While in a hard to believe, even the great Warren Buffett has made one or two mistakes during the 40+ years that he’s been investing. The reason we bring this up is that, for most of us mere mortals, mistakes are certainly a part of the game. The real trick however is to recognize your mistakes and, hopefully, learn from them. To that end we put together a list of some of the most common investing mistakes so that, rather than having to make them yourself, you can read about them here and avoid them completely. Enjoy.
- Relying too much on Margin. While it’s known in investment circles as ‘free money’, the fact is that margin, or borrowing money to leverage your investments, can sometimes be exactly the opposite. If your margined investments start to lose and you used too much borrowed money to buy them, the losses that you have will be greatly compounded. The fact is, you’re going to eventually have to pay that money back and, if you weren’t wise when using the margin, the financial pain that you’re going to feel may be great. The lesson here is simply this; use margined sparingly or, if you can, not at all. Better to wait until you have a lot more experience before using this high risk investment strategy.
- Using ‘tips’ to buy stocks. This one’s relatively easy to explain. If it’s been used to get a laugh on a television sitcom, Jerry Seinfeld has used it in one of his routines or your neighbor Bob has told you that he’s positive that this is going to be this stock tip that ‘sets you up for life’, following it will probably means that there is a cream pie to the face in your future. To be perfectly frank, taking a tip in and of itself isn’t a big mistake but not following up on your tip and researching it thoroughly, as well as considering the source, is just plain dumb, financially speaking. The lesson here is that you should always thoroughly research and do your due diligence on any tips that you might get, no matter the source.
- Thinking that you can become a day trader overnight. For the inexperienced investor day trading should definitely be avoided. Yes we’ve heard about investors who spend all day buying and selling stocks from their computer and we’ve also heard about how they make thousands on one trade while sitting in their jammies sipping their coffee. The fact is however that, for those that actually can and have done this, they have also put in a heck of a lot of time and energy to get where they are and, in most cases, have also lost more than their fair share of times. The average day trader is a person who has years of training, lots of patience and an inordinate amount of discretionary capital to work with. The lesson here is that, unless you’re going to make it your actual career, day trading should never be looked at as a hobby (unless you have all sorts of money to burn).
- Many people who have had early success in the stock market tend to overestimate their abilities. This can be a huge mistake and, for every new investor who gets swept up in the euphoria of their success, there’s 10 others who have been met with massive failure and the loss of substantial amounts of money because they overestimated just how good they actually are. The lesson here is simply that, even if you have one or two early successes, you still need to take things slowly, put in time for research and strategy and constantly ask yourself ‘can I do better?”. If you really want to be successful as an investor in the stock market, patience is definitely your ally as well as a smidge of humility.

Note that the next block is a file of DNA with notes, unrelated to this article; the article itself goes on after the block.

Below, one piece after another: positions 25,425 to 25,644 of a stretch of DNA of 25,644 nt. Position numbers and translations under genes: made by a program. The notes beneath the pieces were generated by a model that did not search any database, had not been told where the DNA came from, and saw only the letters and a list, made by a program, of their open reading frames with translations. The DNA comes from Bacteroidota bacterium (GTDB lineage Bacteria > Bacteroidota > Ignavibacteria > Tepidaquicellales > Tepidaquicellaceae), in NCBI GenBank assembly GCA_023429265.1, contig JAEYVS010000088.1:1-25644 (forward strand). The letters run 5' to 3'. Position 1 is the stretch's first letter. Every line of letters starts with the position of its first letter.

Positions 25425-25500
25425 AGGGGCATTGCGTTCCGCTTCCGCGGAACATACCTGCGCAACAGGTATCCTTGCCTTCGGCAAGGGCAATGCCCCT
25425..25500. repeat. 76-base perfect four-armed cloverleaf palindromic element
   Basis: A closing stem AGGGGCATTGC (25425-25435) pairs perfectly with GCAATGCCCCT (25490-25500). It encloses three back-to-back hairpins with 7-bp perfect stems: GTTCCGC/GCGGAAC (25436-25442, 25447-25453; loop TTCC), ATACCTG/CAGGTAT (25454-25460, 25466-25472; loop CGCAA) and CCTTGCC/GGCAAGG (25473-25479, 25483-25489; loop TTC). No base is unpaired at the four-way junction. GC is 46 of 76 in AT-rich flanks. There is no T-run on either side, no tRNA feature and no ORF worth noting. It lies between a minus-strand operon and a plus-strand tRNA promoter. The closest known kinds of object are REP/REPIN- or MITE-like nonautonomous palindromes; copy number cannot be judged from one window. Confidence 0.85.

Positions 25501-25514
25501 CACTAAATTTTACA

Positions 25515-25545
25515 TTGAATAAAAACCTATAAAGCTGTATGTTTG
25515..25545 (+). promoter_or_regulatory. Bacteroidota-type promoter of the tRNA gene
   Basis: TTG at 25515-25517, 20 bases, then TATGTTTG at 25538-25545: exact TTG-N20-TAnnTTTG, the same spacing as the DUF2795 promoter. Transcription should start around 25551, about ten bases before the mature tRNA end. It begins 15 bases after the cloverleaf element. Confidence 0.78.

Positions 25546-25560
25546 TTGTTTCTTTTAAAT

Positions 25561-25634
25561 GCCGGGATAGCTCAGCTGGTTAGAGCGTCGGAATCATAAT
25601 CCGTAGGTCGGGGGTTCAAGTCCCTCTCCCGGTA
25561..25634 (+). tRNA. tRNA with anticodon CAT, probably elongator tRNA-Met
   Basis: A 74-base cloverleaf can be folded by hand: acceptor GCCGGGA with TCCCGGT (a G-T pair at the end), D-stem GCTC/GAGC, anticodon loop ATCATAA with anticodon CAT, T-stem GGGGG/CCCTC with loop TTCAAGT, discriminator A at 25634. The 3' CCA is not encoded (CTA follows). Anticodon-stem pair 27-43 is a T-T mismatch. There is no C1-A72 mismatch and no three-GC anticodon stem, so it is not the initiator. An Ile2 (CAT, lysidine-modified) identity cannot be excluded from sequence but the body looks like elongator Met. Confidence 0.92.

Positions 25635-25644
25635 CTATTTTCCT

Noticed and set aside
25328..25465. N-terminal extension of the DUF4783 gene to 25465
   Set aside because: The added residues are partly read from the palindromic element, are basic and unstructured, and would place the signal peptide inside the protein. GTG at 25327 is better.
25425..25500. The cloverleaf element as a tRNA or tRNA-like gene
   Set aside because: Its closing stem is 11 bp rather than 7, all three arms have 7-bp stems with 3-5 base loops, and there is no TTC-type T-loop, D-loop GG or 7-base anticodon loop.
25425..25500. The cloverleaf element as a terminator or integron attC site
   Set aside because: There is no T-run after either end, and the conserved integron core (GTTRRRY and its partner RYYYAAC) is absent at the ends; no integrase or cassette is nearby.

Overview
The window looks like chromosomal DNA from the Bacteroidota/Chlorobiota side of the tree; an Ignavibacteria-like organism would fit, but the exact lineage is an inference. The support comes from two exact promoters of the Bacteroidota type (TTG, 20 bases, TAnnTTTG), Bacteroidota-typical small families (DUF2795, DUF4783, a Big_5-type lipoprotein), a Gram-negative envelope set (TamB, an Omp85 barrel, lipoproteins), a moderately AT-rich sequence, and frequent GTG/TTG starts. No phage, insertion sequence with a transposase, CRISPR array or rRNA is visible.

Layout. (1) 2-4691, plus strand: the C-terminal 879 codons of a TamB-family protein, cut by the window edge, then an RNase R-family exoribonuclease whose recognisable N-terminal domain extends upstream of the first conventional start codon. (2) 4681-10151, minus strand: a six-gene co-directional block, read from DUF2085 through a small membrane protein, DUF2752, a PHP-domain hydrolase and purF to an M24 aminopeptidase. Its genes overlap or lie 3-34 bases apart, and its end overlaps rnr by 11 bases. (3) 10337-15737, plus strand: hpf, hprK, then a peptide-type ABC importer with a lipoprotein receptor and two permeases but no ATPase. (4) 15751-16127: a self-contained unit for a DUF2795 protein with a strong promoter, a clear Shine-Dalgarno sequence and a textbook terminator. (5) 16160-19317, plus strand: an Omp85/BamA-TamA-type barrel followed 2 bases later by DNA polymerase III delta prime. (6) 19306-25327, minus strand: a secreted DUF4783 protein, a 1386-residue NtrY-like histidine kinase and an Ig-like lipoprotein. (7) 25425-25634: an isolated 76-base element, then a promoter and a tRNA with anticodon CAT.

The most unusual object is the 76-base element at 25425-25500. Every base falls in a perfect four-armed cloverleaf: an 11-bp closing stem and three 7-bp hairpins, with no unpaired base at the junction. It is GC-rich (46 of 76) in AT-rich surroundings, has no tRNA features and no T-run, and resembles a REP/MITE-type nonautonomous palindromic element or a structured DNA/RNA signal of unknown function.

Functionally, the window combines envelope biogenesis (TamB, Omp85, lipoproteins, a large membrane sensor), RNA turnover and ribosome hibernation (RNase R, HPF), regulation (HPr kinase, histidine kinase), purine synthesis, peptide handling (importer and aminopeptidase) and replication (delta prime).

- Taking your eye off of the ‘big picture’. While familiarizing yourself with investing terms, techniques and other technical jargon is all good and well, most new investors forget to look at one of the most important things about investing; trends. In fact, most professional investors have a saying that goes “the trend is your friend”. The fact is that it’s easy to get caught up in the details of investing and not see the forest for the trees. The lesson here is that, while knowing about techniques and strategies is an excellent idea, knowing how to look at the big picture, break it down and see exactly what’s going on at any given time is much more important.
- Adding to your losses because you’re too proud to let go. Professional investor William O’Neil will tell you that, once a stock that you own reaches 7% lower than the cost that you purchased it, it’s time to sell it off. No matter what. The mistake that many investors make is that they are too proud to admit that their pick was a bad one and hold on to the stock much longer than they should. The lesson to be learned here is that self-discipline and having a plan are both necessary when you are in the stock market and any pride or emotions that you have should definitely be checked at the door.
- Getting duped by ‘bargain’ stocks. Here’s a tip; most stocks that are low are that way because something happened that put them there. It’s extremely rare to find a stock that’s mispriced and, even if everything does check out, in many cases even the best laid plans can go bad when it comes to stocks that you bought at a value that you perceived was ‘excellent’. The lesson here is that price alone should never be the determining factor in your decision to buy a stock and that you’d be far better served to always do your homework and your due diligence before purchasing a stock, no matter how good the price looks.
We hope that the mistakes that we’ve shown you today will help you to avoid making them yourself in the future. Investing, like anything else that’s worth doing, is worth doing not only was the Susumu be out in modern web my élan. If you educate yourself, take advice from professionals and don’t let your emotions get in the way, avoiding the mistakes above is definitely possible. If you have any questions about investing or need advice about your finances, please let us know and will get back to you with options and answers as soon as we can.